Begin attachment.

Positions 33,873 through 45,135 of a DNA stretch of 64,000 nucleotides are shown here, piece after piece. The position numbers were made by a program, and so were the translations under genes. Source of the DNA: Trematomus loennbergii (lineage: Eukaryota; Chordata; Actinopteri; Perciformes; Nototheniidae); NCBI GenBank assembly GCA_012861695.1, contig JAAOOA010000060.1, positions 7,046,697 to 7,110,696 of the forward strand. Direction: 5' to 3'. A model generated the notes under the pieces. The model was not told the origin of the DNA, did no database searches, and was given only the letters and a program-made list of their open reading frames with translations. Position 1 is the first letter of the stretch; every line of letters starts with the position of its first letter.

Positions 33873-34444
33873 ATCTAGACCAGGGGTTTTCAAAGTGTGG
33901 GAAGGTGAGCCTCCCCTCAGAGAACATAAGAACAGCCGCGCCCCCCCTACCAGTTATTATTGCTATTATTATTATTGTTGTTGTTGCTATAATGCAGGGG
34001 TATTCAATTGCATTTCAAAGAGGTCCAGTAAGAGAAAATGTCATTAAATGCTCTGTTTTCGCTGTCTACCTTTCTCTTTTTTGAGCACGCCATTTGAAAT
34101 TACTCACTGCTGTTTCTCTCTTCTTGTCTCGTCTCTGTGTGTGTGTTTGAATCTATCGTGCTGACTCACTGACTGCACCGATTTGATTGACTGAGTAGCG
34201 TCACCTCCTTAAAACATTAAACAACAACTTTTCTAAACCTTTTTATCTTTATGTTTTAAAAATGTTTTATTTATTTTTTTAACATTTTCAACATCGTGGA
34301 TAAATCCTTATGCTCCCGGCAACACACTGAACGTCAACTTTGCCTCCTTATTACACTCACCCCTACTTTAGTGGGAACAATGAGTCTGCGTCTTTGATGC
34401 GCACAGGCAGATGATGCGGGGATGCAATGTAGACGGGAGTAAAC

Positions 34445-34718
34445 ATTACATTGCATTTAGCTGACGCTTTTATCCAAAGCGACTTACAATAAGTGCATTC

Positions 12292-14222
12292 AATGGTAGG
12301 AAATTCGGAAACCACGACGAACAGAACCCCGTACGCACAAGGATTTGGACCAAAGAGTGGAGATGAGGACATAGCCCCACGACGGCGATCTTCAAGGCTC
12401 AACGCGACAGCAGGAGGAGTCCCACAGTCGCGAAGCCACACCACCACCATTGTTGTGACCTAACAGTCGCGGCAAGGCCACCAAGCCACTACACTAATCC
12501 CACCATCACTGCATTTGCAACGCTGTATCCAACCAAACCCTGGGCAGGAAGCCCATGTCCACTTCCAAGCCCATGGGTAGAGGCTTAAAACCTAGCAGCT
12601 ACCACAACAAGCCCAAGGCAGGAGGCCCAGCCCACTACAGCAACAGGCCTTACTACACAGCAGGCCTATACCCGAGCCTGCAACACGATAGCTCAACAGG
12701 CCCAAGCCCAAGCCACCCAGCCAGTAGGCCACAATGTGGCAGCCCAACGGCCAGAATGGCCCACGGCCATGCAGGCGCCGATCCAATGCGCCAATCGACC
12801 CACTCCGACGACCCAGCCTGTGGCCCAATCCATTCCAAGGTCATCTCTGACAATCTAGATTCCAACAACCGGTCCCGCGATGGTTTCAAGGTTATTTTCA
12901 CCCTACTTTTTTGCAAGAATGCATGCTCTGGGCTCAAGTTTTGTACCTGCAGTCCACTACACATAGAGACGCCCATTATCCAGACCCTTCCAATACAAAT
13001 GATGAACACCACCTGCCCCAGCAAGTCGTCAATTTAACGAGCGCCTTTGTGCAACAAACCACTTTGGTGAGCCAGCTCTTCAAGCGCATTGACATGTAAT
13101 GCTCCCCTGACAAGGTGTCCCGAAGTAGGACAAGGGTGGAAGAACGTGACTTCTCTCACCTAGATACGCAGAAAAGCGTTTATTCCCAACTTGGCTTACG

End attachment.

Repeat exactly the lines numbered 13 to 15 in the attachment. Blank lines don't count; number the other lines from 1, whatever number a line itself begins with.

12292 AATGGTAGG
12301 AAATTCGGAAACCACGACGAACAGAACCCCGTACGCACAAGGATTTGGACCAAAGAGTGGAGATGAGGACATAGCCCCACGACGGCGATCTTCAAGGCTC
12401 AACGCGACAGCAGGAGGAGTCCCACAGTCGCGAAGCCACACCACCACCATTGTTGTGACCTAACAGTCGCGGCAAGGCCACCAAGCCACTACACTAATCC